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Chapter 24: How Oskar Took His Helplessness to Mrs. Greff Notes from The Tin Drum

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The Tin Drum Chapter 24: How Oskar Took His Helplessness to Mrs. Greff

Oskar says that he never liked Greff the greengrocer; Greff never liked him either. Greff was a vegetarian and would talk about vegetables of idealized perfection. Oskar thought it was nonsense; in his rural family they were practical about potatoes and such. Greff was a generally overdone person, and above all, Oskar hated that Greff could not give up the boy scout troupe that had been taken away from him when the boys were placed into the Hitler Youth Corps. The boys would come by often to see Greff and they would sing the songs they had used to sing. The meetings were tolerated because both Greff and several boys had become higher-ups in the Hitler Youth or the Nazi Party.

Greff loved two things most of all: nature and young boys. As an aside, he loved cleanliness and orderliness; his wife Lina Greff, was a slovenly woman who was perpetually greasy. For Greff, a love of nature meant asceticism. Twice a week in the winter he would ride his bicycle to the frozen ocean before dawn and spend forty-five minutes digging a hole in the ice. He would lift the disk of ice out of the sheet and undress completely, then jump in and bathe for two or three minutes. On Sundays he would bathe in the company of several young boys, who would play and rub each other, then Greff, with snow.

Greff's store opened with money from Lina's father, and could easily have made lots of money, had Greff not been cited by the Bureau of Weights and Measures. Yet Greff did not mean to cheat anyone. He was given to coming up with elaborate mechanical contraptions, and he had invented a set of chimes that went off whenever someone weighed something - a move that the government bureau did not like.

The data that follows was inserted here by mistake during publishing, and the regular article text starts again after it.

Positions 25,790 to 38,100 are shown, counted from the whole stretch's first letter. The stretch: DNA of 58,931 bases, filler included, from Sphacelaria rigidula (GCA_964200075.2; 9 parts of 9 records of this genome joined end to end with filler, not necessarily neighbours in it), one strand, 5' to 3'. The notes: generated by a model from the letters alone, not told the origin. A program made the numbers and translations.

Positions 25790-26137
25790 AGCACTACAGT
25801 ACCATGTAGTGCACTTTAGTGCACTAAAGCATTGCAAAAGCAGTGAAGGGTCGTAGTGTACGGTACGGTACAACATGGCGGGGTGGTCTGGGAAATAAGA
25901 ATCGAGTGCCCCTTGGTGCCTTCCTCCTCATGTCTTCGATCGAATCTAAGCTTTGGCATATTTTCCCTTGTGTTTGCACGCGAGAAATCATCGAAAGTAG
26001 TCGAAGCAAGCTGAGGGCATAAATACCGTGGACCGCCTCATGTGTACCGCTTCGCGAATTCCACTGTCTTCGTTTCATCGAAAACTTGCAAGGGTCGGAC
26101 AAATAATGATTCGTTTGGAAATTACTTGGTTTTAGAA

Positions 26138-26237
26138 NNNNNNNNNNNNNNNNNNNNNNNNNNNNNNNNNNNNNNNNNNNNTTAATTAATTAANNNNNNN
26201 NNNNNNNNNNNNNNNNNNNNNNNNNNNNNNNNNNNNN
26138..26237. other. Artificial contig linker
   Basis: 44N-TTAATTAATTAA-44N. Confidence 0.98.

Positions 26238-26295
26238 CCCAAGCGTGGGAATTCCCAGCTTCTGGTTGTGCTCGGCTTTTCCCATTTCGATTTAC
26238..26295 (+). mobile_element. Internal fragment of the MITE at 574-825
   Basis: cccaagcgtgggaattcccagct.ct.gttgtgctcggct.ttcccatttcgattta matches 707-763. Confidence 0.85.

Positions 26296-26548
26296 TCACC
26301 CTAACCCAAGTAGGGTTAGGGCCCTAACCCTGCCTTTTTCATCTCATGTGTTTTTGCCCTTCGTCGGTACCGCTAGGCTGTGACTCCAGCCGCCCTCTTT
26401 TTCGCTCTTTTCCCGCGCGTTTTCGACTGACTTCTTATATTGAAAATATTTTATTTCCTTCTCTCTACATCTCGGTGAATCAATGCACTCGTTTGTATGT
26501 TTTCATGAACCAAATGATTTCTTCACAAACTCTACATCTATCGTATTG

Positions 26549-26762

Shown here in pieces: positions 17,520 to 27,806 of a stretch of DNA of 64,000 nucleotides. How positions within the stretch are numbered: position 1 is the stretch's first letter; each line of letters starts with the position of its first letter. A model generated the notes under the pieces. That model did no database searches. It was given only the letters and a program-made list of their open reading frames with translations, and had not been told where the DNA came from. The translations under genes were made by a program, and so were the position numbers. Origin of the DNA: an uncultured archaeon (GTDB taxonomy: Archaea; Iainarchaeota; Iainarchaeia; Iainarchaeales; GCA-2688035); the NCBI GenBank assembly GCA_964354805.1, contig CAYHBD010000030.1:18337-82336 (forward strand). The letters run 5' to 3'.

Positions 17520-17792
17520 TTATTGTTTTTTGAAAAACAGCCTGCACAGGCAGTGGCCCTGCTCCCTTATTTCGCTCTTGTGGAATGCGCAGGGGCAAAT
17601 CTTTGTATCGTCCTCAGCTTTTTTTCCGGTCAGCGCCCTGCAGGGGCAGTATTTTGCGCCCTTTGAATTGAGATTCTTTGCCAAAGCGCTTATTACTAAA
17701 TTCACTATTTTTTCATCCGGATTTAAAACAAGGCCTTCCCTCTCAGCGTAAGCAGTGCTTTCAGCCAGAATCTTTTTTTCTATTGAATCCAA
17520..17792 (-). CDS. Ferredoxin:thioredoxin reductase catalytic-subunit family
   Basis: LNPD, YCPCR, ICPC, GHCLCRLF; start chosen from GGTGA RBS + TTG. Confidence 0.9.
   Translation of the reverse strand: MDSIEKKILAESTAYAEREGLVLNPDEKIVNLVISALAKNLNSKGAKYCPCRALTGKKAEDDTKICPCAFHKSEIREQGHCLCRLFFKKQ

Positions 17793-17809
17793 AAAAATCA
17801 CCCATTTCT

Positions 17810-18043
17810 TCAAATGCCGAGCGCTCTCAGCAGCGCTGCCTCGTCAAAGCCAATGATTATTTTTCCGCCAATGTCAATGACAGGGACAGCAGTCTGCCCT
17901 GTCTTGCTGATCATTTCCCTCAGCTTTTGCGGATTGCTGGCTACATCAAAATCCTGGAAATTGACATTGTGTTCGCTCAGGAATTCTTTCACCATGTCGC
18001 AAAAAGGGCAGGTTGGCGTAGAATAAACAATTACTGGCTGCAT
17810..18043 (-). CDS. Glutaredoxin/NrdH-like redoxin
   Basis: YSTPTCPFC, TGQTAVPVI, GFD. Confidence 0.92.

As Maria became more obviously pregnant, Oskar's hatred for her mounted. He was angry that the child's name would be Matzerath and not Bronski. That being so, Oskar resolved to attempt abortion. When Maria was five months pregnant, he pushed her off a ladder; she turned an ankle but the baby was fine. Three weeks before her due date, Oskar tried again. He sat in the living room, drumming softly, as Maria napped on the couch. Suddenly he couldn't take it; he had to do away with her bulging belly. He picked up a pair of scissors and prepared to deflate her belly. Maria caught Oskar's hand just in time. Oskar was taken to stay upstairs with Mother Truczinski.

According to Oskar's calculations, Oskar's son Kurt was born two weeks early. He resolved to give the boy a drum when he turned three, just as Agnes had done for him. When Kurt was baptized, Anna and Victor were invited as Oskar thought proper because Hedwig and her new Husband, Ehlers, who replaced Jan Bronski, had stopped by and gotten themselves invited. At the Protestant church, Oskar refused to enter. After the ceremony, while the rest of the guests ate, Oskar slipped away and went to see Kurt in his cradle. He could think of nothing to say to the infant short of promising him a drum at three. Back in the dining room, chocolate pudding with vanilla sauce was served. The sauce made Oskar feel helpless; he could not get away from it or its representation. He slid off his chair, crawled to Lina Greff, and breathed in her moldering scent. Oskar vomited at her feet, and resolved from then on to take his helplessness to Lina Greff.

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